• A useful reference book is The Greening of Gondwana by Mary White (Reed, French’s Forest. 1994).
  • Create a time line showing eras on a geological time scale with the evolution of plants and when they appeared.

Educators from the Australian Museum suggest the following post-visit activities:

  • Complete the post-visit questions provided in the Evolution, survival and extinction Student Activity Sheets.
  • Students can share the results of their investigations with the rest of the class
  • Students complete one allocated megafauna activity at the Museum and can share their investigations with the rest of the class (via a presentation or report) back at school.

 

On the day of your excursion

Start / finish times

  •  Please try to arrive 15 minutes early (at 9.15 am) to allow time for cloaking, administration and general group organisation prior to the session start at 9.30 am.
  • The teaching sessions finish at 2.30 pm, but if you have time, you are welcome to further explore the Museum or Garden afterwards.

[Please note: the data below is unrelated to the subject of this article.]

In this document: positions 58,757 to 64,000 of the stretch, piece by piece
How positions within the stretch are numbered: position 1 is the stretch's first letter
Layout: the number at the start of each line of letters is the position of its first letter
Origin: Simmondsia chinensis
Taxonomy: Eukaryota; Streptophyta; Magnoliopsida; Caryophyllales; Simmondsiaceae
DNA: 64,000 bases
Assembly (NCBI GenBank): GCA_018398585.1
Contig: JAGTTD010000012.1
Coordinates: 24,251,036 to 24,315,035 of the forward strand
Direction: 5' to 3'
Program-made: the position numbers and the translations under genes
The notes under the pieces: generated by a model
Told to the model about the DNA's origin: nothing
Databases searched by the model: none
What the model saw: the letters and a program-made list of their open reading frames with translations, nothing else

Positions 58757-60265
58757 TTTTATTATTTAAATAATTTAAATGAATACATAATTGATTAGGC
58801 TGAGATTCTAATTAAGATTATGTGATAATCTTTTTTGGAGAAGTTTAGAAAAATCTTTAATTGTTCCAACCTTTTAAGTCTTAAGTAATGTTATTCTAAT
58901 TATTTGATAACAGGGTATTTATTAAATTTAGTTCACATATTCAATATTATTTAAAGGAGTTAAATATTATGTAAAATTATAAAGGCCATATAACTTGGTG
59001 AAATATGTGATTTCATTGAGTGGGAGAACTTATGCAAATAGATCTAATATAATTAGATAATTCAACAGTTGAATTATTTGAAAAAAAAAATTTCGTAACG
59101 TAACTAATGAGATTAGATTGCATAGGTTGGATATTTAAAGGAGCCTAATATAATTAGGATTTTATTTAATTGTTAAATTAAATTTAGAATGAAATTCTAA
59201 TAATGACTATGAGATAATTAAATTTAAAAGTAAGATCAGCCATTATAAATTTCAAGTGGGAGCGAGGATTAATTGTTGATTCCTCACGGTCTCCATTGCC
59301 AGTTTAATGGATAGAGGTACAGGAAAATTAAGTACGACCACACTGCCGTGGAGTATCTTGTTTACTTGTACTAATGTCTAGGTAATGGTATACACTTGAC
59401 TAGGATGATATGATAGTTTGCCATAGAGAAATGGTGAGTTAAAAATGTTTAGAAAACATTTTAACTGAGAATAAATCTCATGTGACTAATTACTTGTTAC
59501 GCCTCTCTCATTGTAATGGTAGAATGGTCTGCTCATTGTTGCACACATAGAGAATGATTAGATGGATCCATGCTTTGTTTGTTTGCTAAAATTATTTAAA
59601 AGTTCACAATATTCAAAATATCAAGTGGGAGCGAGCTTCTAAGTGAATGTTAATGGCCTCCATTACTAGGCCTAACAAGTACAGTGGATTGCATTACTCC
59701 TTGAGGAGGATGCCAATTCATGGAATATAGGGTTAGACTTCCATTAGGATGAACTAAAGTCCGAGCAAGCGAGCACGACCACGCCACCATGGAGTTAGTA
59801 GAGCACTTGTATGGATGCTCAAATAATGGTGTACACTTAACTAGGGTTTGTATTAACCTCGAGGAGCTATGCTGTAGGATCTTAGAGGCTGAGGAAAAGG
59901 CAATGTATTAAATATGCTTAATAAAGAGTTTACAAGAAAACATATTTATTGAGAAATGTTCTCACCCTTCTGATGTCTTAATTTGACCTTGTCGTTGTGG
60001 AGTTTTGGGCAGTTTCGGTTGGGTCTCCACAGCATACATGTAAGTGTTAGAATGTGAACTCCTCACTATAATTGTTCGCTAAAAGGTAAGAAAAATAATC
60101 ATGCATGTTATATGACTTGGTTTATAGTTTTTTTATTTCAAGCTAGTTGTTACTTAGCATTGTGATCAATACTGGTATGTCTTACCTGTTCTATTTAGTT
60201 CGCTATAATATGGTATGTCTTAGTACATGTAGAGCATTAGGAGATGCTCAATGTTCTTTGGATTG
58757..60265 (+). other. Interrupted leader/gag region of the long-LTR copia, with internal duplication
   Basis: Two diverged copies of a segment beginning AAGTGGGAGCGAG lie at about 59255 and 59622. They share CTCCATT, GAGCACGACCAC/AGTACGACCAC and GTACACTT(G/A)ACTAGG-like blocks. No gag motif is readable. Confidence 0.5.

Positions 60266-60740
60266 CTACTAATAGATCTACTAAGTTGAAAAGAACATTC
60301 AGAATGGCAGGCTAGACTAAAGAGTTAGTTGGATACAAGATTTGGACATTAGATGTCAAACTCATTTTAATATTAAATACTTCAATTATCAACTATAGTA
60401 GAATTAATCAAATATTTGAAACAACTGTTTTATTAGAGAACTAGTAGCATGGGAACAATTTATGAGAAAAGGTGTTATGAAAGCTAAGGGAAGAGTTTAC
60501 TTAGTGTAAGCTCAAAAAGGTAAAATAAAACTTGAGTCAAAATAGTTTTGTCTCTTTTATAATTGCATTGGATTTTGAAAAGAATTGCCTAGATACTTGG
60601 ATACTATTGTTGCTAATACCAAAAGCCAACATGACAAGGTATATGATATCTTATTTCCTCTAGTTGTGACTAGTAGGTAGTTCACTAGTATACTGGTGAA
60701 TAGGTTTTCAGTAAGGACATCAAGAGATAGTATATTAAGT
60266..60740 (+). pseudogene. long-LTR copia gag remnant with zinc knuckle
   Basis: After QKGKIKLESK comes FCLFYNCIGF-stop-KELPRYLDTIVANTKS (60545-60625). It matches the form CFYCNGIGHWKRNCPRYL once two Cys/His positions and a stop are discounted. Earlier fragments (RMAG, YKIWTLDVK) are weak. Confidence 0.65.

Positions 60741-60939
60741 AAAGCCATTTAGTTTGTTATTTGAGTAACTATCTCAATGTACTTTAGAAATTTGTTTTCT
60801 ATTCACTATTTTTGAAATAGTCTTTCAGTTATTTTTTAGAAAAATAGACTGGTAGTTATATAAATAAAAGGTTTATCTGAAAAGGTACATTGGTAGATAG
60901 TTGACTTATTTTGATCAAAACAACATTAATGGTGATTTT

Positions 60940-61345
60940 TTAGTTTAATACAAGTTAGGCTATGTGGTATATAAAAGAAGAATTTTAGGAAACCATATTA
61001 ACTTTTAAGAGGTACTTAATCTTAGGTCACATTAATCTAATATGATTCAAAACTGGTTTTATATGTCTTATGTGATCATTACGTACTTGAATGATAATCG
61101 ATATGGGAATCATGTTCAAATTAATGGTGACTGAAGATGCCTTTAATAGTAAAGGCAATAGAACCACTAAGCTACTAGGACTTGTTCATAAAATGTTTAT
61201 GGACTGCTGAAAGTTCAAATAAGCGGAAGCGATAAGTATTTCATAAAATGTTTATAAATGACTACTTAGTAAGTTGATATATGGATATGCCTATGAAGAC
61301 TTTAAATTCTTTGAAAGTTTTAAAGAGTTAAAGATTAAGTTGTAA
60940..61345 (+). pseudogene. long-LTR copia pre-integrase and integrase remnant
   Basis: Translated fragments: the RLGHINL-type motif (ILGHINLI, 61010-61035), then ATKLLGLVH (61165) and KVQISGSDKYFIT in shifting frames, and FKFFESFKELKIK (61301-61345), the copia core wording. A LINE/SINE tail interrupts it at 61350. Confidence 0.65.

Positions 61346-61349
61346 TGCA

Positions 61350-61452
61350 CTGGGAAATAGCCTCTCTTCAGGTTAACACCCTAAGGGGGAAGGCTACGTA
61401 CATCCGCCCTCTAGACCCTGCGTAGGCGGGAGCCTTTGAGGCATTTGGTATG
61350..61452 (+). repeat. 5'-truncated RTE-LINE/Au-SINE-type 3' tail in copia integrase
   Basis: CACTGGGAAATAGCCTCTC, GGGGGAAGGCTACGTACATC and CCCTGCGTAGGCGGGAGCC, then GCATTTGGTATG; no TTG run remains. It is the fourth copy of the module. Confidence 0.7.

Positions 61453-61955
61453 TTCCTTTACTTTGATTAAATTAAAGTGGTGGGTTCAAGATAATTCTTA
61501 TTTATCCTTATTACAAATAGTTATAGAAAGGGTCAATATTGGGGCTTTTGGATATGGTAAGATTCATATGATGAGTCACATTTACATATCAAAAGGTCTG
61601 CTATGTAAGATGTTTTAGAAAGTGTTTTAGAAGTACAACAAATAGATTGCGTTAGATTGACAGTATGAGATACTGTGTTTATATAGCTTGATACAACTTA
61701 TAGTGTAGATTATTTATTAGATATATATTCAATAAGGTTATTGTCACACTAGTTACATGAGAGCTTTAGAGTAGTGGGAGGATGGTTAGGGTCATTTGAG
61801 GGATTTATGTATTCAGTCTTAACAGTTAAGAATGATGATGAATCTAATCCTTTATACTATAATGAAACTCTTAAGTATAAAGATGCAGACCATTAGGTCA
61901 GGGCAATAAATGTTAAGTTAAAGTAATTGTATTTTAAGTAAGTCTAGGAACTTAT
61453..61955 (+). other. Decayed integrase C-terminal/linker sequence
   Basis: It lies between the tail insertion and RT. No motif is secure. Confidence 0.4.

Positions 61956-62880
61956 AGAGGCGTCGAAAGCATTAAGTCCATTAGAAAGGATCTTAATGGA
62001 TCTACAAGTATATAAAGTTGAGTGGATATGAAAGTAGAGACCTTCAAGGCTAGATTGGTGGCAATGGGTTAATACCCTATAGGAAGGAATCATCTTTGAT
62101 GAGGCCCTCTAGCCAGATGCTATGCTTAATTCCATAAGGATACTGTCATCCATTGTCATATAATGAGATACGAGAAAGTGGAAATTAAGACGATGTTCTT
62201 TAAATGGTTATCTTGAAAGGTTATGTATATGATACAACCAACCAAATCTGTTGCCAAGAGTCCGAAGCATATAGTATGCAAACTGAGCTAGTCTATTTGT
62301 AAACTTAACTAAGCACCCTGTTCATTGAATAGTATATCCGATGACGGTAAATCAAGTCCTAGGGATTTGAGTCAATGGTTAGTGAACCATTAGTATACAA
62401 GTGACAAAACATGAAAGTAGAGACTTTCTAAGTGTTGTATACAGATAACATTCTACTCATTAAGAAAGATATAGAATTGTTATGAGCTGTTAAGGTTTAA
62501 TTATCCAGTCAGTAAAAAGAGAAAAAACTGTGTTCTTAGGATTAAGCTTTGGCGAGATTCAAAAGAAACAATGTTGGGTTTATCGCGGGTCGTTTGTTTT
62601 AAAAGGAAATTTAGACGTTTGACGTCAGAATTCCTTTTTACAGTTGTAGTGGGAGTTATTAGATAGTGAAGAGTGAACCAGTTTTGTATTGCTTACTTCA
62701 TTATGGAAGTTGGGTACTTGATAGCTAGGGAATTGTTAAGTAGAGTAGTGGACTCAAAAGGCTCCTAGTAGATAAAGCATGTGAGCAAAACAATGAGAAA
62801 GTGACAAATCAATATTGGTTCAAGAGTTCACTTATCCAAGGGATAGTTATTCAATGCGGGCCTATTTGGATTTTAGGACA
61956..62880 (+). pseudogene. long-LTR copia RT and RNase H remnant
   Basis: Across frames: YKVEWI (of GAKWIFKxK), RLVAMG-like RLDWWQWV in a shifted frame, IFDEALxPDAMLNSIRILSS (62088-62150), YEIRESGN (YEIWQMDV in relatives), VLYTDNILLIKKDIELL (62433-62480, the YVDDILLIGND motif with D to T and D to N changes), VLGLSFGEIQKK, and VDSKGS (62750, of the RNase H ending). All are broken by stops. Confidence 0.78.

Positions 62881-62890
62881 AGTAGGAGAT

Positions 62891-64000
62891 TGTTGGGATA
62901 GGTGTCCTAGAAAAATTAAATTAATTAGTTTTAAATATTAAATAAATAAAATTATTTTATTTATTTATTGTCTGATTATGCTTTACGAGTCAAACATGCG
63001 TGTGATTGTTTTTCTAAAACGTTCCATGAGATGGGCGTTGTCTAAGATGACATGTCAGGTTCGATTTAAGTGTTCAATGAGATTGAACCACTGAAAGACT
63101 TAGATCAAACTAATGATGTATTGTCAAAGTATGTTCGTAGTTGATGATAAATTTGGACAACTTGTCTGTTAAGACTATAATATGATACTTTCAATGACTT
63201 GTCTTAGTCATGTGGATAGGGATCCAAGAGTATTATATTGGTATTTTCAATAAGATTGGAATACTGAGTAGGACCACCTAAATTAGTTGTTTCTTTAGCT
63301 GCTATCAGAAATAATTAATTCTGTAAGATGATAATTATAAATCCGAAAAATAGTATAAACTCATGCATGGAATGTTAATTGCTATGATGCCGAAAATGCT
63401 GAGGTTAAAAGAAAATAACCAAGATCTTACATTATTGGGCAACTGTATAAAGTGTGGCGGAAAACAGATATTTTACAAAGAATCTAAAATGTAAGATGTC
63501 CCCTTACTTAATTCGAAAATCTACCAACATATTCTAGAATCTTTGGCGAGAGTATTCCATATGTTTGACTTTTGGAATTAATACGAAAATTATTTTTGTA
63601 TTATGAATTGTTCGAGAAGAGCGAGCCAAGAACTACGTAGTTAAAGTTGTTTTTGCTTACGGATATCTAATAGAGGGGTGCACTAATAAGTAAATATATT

Where to start

Check your Booking Confirmation Form to see if you are booked as Class A, B, C or D.

  • Classes A and B – start at the Royal Botanic Garden, Sydney;
  • Classes C and D – start at the Australian Museum.

Location map of Australian Museum and Royal Botanic Garden, Sydney. 

Timetable of activities

The classes rotate through four one-hour sessions - two sessions at the Royal Botanic Garden and two at the Australian Museum. 

Note that schools with small student numbers will be combined with other schools for the Study Day sessions. We aim for approximately 24 students in each session.

Classes A and B
start at Royal Botanic Garden